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FL DUI GROUP Florida DUI Defense Attorney
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Understanding Florida’s Implied Consent Law


Florida law requires all drivers to submit to chemical testing if they are detained on suspicion of DUI. While you are legally allowed to refuse chemical testing (in most circumstances), there are severe penalties for doing so, and you can still be charged and convicted of DUI. Every driver gave the police consent to administer BAC tests just by getting behind the wheel of their car. In this article, the Orlando DUI attorneys at FL DUI Group will discuss Florida’s implied consent law and how it relates to various circumstances.

Florida’s implied consent law

 Under Florida Statute Section 316.1932, any driver who is operating a vehicle in the state automatically agrees to take a chemical test to check for alcohol or drugs if you are lawfully arrested for suspicion of DUI. You do not, however, have to submit to field sobriety tests. You must submit to chemical tests only. There are three different types of chemical tests administered by the state. Those include:

  • Breath tests – These are the most common tests administered by police officers. The officer will ask you to blow into a device and if the device registers a BAC of .08 or greater, you will be arrested on suspicion of DUI.
  • Urine tests – Breathalyzer tests cannot determine whether or not you have drugs in your system. Instead, law enforcement must administer a urine test to check for the presence of drugs. If the officer has probable cause to believe that you were under the influence of a controlled substance, they will likely administer a urine test. The test will be sent to a facility equipped to process these tests.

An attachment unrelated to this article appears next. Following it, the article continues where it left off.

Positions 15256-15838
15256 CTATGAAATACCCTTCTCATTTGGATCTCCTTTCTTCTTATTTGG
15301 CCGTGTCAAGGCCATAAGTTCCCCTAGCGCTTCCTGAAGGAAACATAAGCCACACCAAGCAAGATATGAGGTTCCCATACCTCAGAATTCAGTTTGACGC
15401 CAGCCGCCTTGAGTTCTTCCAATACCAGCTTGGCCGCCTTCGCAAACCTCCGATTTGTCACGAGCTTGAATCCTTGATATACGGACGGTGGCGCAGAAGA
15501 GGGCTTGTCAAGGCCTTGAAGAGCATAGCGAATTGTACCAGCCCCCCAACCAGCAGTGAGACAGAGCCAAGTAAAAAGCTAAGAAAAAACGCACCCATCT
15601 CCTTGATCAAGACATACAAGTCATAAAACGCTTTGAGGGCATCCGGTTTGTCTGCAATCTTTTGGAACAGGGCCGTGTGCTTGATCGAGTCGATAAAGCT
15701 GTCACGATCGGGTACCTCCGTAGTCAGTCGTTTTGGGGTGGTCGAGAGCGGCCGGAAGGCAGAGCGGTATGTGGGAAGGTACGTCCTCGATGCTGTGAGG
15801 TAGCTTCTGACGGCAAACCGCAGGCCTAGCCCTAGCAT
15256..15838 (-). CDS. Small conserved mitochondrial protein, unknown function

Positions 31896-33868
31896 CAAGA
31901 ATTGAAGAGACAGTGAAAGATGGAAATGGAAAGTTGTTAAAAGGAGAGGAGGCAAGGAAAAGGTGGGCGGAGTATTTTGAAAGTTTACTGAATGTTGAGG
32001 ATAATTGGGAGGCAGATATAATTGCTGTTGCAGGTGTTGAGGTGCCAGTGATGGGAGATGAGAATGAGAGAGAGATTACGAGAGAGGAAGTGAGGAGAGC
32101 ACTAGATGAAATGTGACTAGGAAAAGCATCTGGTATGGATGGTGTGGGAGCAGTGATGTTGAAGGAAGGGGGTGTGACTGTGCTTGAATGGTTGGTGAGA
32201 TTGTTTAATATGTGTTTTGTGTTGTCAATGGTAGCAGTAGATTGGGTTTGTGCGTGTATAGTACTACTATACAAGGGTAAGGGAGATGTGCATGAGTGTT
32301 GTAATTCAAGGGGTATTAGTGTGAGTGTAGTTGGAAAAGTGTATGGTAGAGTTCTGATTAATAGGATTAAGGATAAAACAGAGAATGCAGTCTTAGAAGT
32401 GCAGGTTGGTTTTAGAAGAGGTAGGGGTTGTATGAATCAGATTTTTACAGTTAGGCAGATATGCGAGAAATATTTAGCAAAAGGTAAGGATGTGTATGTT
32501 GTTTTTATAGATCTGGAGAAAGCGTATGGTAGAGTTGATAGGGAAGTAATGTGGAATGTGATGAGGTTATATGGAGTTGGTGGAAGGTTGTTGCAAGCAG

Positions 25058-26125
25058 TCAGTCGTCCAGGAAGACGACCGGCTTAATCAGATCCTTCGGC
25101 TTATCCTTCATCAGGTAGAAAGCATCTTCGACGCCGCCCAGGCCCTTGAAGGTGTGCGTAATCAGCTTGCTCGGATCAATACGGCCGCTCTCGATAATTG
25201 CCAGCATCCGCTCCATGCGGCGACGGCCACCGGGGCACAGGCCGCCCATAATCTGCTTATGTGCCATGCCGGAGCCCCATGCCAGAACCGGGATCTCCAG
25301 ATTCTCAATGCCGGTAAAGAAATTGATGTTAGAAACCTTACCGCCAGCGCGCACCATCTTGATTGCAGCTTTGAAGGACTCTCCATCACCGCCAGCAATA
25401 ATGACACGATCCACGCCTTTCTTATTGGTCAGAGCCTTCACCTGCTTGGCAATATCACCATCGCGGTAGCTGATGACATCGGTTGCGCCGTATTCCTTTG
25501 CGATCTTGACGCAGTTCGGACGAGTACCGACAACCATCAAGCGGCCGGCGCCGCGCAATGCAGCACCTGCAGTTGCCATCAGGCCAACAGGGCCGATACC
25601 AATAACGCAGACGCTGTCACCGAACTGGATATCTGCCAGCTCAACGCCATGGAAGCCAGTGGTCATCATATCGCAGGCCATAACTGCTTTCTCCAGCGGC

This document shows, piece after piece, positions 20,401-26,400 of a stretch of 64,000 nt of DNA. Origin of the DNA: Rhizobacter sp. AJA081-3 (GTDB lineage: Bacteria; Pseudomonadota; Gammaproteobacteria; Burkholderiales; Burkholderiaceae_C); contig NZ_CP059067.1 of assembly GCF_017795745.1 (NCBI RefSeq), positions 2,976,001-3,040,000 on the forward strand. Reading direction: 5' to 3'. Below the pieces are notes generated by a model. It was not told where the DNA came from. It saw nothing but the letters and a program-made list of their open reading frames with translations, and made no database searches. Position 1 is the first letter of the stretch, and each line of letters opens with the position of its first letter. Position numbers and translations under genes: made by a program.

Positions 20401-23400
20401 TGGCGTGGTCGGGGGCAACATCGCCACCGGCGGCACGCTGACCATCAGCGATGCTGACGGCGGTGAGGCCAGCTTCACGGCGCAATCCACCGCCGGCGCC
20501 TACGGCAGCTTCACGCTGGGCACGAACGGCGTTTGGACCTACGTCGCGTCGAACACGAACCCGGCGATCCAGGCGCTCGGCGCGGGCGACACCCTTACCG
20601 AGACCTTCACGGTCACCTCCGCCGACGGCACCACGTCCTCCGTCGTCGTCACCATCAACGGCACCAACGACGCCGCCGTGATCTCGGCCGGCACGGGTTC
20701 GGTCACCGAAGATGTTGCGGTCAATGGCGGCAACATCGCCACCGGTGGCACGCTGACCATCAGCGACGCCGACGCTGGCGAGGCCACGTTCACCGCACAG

• Blood tests – State law allows Florida police to compel a drug test under three different scenarios: When a breath or urine test is impractical or impossible, there is probable cause to believe the suspect caused a death or serious bodily injury in a DUI accident, or the suspect voluntarily consents to a blood test.

What happens if I refuse to submit to a chemical test? 

Drivers who refuse to submit to chemical testing are automatically guilty of a crime. You can be charged with this crime in addition to DUI. Penalties for refusing a chemical test include:

  • License suspension – A driver’s first refusal to submit to a breath, urine, or blood test can result in the suspension of their driver’s license for an entire year. Second or third refusals can result in a license suspension of 18 months.
  • Jail time and fines – If a driver has already been convicted of refusing to submit to a chemical test, a second refusal can be charged as a Class 1 misdemeanor. Class 1 misdemeanors are punishable by up to 1 year in jail, 12 months probation, and a fine of $1,000.

Talk to an Orlando DUI Attorney Today 

FL DUI Group represents the interests of those who have been charged under Florida’s implied consent law and are facing DUI charges. Call our Florida DUI defense attorneys today to schedule an appointment, and we can begin preparing your defense right away.

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